Why Yuvi will be important for India
India will bank a lot on Yuvraj's experience when they take on England in the seven-match ODI series, writes Atul Sondhi.
Yuvraj was one of the heroes of the England tour in 2002, when along with Kaif, he powered India to victory in the NatWest final.
Their heroics resulted in one of the most memorable moment of India's cricketing history - skipper Sourav Ganguly taking off his shirt and waving it at the cricket's holiest shrine - the Lord's.
Today, Yuvraj no longer has Kaif for company, and must be feeling rusty after waiting for about a month-and-a-half for real action, but India will bank a lot on his experience and the ability to finish a game when they take on England in the seven-match ODI series.
Overall, Yuvraj has excelled at all the positions he's batted on from time to time, except as opener where he averages just nine from two innings. It shows the sheer quality of the man that from number three to six, wherever this talented southpaw has played, he has gone to pile up runs.
Yuvraj at Various Positions in ODIs
(At least five innings or hundred runs)
It is somewhat tragic that such a talented batsman has been reduced to being an ODI specialist as he failed to really capitalise on the limited Test opportunities he got in a team full of some all-time greats.
However, despite some setbacks, Yuvraj remains one of the top batsmen in ODIs, whose willow will decide if India do get to grab the honours in the seven-match series.
Against England in England, Yuvraj has been a top draw, with seven matches accounting for as many as 215 runs at an average of 43. As he showed in the Futures Cup against South Africa, the area of impact on his willow is becoming bigger and better and England might suffer again over the next three weeks.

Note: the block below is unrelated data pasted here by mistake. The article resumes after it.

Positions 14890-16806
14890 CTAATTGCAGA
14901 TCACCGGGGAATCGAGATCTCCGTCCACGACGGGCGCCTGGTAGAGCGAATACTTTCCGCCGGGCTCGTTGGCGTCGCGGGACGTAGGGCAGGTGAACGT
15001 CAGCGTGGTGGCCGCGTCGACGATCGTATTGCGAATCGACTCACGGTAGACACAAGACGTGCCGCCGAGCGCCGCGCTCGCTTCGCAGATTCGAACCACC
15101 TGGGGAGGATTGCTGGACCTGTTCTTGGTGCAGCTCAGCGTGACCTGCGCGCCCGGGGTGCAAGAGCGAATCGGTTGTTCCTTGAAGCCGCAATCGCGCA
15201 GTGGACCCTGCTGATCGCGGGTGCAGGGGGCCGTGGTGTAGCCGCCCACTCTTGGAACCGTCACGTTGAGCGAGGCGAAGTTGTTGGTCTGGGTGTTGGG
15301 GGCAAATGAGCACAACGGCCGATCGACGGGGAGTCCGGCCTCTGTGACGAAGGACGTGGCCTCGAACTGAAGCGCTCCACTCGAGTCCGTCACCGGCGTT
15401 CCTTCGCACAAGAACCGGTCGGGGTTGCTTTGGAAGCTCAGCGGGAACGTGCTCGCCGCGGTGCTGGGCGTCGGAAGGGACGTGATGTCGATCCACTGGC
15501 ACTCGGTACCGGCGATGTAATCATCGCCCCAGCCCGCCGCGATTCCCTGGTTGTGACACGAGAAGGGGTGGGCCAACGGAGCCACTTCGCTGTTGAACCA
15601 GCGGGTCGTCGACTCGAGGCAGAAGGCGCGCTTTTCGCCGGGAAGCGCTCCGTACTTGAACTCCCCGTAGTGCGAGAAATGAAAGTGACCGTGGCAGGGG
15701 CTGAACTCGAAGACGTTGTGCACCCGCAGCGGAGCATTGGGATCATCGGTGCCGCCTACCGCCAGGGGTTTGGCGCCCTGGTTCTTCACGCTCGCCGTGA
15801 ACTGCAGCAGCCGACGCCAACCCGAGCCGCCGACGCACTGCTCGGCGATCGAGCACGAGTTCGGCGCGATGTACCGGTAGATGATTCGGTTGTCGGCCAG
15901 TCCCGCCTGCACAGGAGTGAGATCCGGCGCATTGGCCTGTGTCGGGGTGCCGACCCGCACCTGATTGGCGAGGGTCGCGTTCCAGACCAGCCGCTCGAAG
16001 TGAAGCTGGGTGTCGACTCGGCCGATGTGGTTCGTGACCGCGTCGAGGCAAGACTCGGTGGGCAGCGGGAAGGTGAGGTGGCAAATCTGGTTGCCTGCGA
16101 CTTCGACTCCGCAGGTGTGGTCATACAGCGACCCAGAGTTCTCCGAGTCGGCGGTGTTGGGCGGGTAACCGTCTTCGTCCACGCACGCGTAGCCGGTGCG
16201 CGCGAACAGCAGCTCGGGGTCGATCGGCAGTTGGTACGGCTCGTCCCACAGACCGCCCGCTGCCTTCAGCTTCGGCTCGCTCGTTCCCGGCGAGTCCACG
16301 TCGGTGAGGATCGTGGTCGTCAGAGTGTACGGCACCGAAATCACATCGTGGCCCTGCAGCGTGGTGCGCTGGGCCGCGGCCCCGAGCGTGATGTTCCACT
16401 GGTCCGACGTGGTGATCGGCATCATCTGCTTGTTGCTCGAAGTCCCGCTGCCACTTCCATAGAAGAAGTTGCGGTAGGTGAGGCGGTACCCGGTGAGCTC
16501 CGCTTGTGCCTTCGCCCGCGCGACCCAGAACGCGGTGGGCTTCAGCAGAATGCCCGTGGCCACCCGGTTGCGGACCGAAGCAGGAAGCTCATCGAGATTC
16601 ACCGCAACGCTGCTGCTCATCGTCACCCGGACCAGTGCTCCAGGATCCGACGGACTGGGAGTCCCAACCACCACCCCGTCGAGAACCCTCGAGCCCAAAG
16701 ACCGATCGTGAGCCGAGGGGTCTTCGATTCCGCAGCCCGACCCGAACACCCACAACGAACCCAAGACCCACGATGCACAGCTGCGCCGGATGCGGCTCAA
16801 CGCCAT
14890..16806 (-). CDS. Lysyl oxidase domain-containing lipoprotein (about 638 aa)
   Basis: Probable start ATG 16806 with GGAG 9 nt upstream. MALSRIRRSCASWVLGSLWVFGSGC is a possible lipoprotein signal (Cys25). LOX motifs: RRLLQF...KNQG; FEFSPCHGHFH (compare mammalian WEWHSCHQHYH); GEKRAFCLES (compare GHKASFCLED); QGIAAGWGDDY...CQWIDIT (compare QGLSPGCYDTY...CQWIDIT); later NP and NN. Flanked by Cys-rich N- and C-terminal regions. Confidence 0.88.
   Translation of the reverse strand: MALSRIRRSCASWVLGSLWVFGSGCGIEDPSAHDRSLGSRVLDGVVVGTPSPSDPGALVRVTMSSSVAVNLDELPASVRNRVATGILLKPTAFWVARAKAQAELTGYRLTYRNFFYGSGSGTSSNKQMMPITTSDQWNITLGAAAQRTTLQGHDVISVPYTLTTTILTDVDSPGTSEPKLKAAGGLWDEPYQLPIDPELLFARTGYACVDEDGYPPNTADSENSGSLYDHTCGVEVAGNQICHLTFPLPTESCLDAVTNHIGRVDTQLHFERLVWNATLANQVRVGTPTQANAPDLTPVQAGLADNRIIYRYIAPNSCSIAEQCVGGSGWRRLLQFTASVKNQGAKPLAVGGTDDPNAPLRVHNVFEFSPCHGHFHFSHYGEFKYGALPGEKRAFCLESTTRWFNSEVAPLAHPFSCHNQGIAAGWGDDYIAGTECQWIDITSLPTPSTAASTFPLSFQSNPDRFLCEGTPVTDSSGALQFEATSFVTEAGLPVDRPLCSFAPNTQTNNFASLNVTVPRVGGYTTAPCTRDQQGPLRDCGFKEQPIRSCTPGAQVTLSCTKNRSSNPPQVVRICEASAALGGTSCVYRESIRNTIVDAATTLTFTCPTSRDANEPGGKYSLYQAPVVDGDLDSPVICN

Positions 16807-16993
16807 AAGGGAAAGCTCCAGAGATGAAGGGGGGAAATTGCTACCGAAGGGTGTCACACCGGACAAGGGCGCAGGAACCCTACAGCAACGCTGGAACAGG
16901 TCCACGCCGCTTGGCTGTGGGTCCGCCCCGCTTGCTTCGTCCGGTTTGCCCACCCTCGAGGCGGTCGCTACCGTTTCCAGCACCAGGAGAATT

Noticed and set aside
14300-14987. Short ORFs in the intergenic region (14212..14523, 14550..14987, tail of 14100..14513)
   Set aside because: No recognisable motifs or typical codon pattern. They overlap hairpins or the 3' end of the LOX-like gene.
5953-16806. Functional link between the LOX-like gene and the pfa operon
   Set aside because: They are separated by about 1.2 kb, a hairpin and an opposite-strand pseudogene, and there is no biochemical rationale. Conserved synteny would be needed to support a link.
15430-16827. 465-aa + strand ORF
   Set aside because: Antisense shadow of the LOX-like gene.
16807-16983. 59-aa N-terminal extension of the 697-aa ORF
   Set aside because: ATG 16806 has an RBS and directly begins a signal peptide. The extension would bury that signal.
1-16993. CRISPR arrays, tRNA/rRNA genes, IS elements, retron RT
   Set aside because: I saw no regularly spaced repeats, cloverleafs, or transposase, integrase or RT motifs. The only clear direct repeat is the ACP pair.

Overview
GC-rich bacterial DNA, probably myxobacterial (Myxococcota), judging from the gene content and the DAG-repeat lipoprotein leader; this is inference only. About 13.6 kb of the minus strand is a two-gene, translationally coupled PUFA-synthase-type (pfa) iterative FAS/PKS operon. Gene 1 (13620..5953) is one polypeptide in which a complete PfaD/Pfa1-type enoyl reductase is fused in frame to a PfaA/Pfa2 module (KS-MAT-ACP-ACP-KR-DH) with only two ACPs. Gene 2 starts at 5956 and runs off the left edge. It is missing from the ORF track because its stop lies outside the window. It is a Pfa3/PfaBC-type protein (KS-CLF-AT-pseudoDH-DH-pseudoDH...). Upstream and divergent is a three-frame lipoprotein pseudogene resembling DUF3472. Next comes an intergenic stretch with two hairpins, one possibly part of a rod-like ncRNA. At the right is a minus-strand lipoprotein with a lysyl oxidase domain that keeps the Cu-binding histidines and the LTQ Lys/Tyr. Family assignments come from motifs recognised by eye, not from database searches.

With Sourav, Sachin and Dravid expected to take the first three places, Yuvraj might need to come at the fall of the second wicket, where he has not performed as well as say at number three, five and six.
So it may not be a bad idea to send Karthik ahead of him and let Yuvraj play the role of a finisher, a task he did so beautifully in India's golden ODI period in recent times, when they thrashed Sri Lanka 6-1, drew with SA 2-2, humbled Pakistan 4-1 and mauled England 5-1.
In fact, he got three consecutive Man-of-the-Series awards before the West Indies tour in 2005-06 -- indeed his golden season.
Yuvraj in 2005-06 season
(At least three innings in a series)
Though subsequently, Yuvraj has not been able to perform as well as he would have liked, his average continues to be respectable in most series that he has played, including the World Cup where his three matches fetched him 136 runs at an average of 45.33.
Though he could not achieve what he would have liked most - wins for India. However, his recent unbeaten knocks of 61 and 49 against South Africa were most critical as they saved India from certain doom, once again highlighting his importance as a match winner.
Once with Karthik, and then with Dravid and Dhoni, he showed his ability to survive under most testing circumstances. That is what India will need from him in England.
As a bowler too, Yuvraj's importance for the team can never be understated. His left-arm spin can be more than handy for any opposition.
Who can forget his spell of three for 39 against England at the Lord's in 2002, when England once threatened to breach the 300 mark. It was his wickets of Hussain, Flintoff and Thrope, which broke the backbone of England's middle order. The score of 271 was eminently achievable on the pitch and India made it with seven balls to spare.
Yuvraj remains one of India's most valuable players in England, with both bat and ball, on whose shoulders will rest the hopes of India making it a grand double.